THEY met at a dance at St Mary's hall more than half a century ago but Bill Gross reckons given the right music, he and his wife Nancy can still handle a few laps of the floor.
In fact, he laments the end of the Friday night dance tradition in the timber hall in Warwick's Wood St.
"Young fellas looked spick and span, everyone had a tie on and it was the best place to meet girls," he recalls.
And if you didn't whip the girl of your dreams off her feet on Friday, there were always Saturday dances at country halls from Maryvale to Massie.
The well-known Warwick couple was married by their 21st birthdays and this year, celebrate 52 years together.
I think the secret to marriage is making sure you get the right girl. If you have any doubts, don't take it on. I was always 100% sure Nancy was the right girl.
"Back then, the girls used to sit along the wall, all the country dances were the same - and you would go and ask one for a dance," Bill says.
"Nancy was pretty good looking and that all helped and I asked her for a dance.
"She's a very good dancer, too. We used to pivot around and around St Mary's Hall.
"I was an average dancer, she was a much better dancer than me, but we both enjoyed it.
"I think it was the second dance before I asked her out."
Nancy recalls that first date.
"I think we went to the pictures at Kings Theatre, where the courting couples used to sit upstairs," she says.
"I don't remember what picture we saw and Bill slept through most of it, because he was always tired from driving trucks."
According to Bill they were "going together" for about a year before he asked Nancy to get engaged.
But his long-term sweetheart can't recall the exact proposal.
"I think he asked me in front of my house one night, after taking me out," she recalls.
"Put it this way, it wasn't anything really romantic!"
Yet she is quick to defend him as the more sentimental member of their partnership.
"He always remembers things like our wedding anniversary," she says.
Looking back her husband admits they didn't have a lot when they started life together, but they made it work.
"I think the secret to marriage is making sure you get the right girl," he said.
"If you have any doubts, don't take it on.
"I was always 100% sure Nancy was the right girl."
Married 52 years in September they are living evidence of the benefits of starting married life on the right foot.
"I think it's all about give and take," Nancy says.
"It's hard to put your finger on what it is exactly that makes it work.
"(But) I think it helps if you are with the right person."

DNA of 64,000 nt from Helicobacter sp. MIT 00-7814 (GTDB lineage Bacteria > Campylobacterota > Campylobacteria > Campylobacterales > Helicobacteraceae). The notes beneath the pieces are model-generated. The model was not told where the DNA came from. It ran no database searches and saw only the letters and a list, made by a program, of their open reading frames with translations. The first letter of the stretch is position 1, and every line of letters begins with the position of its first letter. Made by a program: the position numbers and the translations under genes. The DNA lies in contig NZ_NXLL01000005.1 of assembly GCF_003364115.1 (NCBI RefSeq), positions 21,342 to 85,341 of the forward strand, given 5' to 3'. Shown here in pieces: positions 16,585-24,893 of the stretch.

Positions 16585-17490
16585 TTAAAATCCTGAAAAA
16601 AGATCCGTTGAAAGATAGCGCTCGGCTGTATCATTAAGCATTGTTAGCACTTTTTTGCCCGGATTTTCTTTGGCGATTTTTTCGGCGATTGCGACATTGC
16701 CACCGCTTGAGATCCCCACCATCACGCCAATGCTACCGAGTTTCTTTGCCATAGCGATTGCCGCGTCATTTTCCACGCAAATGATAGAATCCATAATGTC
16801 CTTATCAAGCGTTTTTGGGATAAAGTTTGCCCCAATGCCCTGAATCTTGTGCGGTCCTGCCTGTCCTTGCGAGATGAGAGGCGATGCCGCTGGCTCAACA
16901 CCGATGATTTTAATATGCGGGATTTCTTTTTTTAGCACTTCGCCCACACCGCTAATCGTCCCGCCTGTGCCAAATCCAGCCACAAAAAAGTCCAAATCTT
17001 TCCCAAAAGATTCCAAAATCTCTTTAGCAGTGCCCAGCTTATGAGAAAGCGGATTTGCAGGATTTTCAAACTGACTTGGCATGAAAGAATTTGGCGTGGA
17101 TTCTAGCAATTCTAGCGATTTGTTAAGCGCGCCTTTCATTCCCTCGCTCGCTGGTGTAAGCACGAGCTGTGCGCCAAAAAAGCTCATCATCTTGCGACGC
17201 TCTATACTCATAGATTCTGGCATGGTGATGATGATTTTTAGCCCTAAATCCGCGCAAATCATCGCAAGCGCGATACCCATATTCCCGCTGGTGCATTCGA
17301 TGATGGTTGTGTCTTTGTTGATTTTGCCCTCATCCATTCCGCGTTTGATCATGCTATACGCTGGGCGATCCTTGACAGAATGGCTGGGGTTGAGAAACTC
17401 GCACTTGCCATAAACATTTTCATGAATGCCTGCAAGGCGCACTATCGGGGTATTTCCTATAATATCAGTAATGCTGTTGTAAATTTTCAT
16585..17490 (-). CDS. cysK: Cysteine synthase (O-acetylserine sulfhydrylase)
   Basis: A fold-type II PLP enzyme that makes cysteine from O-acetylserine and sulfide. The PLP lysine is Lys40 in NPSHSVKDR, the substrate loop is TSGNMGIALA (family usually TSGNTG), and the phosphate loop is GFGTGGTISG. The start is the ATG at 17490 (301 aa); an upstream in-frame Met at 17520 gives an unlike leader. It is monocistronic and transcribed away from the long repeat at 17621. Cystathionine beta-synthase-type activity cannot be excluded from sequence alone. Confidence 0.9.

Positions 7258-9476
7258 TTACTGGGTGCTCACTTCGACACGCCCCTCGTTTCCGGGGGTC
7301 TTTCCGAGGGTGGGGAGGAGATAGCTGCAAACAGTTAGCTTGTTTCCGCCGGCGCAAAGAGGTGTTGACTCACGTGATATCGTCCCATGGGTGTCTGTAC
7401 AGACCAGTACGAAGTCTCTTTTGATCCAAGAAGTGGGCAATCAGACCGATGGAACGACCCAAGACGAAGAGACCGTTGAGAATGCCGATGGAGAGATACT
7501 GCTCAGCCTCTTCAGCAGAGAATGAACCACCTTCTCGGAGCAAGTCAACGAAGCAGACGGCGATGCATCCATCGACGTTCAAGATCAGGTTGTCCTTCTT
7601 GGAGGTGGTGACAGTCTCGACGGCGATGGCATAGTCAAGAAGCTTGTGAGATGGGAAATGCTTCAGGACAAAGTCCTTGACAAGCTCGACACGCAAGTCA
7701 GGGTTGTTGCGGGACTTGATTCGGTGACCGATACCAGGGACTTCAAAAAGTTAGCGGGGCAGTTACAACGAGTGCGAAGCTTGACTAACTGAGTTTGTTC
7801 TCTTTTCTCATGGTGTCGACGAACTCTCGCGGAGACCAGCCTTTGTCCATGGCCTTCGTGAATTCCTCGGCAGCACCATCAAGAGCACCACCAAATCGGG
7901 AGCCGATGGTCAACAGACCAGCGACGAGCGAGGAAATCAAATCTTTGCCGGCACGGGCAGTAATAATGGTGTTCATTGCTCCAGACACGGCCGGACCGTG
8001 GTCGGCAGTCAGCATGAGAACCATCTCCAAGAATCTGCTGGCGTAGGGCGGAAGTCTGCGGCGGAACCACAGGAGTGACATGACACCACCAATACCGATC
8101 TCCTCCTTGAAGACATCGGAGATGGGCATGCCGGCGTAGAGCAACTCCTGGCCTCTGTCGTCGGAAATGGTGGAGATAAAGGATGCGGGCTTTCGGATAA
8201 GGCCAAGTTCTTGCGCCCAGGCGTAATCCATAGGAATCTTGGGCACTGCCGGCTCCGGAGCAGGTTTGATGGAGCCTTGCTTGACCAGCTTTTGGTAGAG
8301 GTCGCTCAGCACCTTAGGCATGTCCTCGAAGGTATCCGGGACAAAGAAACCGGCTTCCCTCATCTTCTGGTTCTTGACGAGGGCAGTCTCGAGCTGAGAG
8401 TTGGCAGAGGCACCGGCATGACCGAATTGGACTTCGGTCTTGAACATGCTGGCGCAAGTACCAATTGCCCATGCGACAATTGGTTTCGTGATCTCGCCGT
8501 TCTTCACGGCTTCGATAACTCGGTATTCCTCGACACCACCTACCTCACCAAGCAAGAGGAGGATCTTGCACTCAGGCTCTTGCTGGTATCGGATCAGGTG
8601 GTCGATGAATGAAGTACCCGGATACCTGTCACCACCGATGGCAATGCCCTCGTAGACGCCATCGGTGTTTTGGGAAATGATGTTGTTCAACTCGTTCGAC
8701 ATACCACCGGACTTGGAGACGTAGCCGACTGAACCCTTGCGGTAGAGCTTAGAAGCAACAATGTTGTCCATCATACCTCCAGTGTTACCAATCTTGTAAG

Her husband offers simple advice to those working through precious personal relationships.
"I have learnt if you have a bit of a disagreement or a row, you should sort it out before you go to bed," Bill says.
"Clear the air before you go to sleep, that way you wake up fresh and it's a new day."
Yet he knows it is human nature to have arguments - the key, he says, is "how you sort them out".
Nancy laughs explaining when they were young, she was so busy with children and Bill was working on the farm at Maryvale, "we just didn't have time to argue".
"I think now people have their first row and they're divorced," she says.
"There is no privacy anymore.
"If you have a row, it's all out in the open on Facebook and I don't think that's good.
"Everyone gets involved and the whole world knows you have had a row, when really you might have been able to work (it) out with some privacy."
Despite the importance of staying connected, she also believes everyone needs their own space.
"You can spend too much time together," she says.
"I don't think you need to be in each other's faces.
"Nowadays we are busier than ever, but we've always made time for each other."
So, what about Valentine's Day, supposedly the most romantic time of the year?
"I am probably not that romantic and I don't think much of Valentine's Day," Bill laughs.
"I mean, it's probably good for young people trying to get together or sort things out.
"After all, they don't have dances like we did.
"Back then you danced together and got to know each other.
"I think it's a shame that's all disappeared."
But back to how he and his bride spend Valentine's Day.
"Sometimes we go out for dinner," he says.
"Though the real day we celebrate is our wedding anniversary and we do a bit of dancing and I think we still go okay."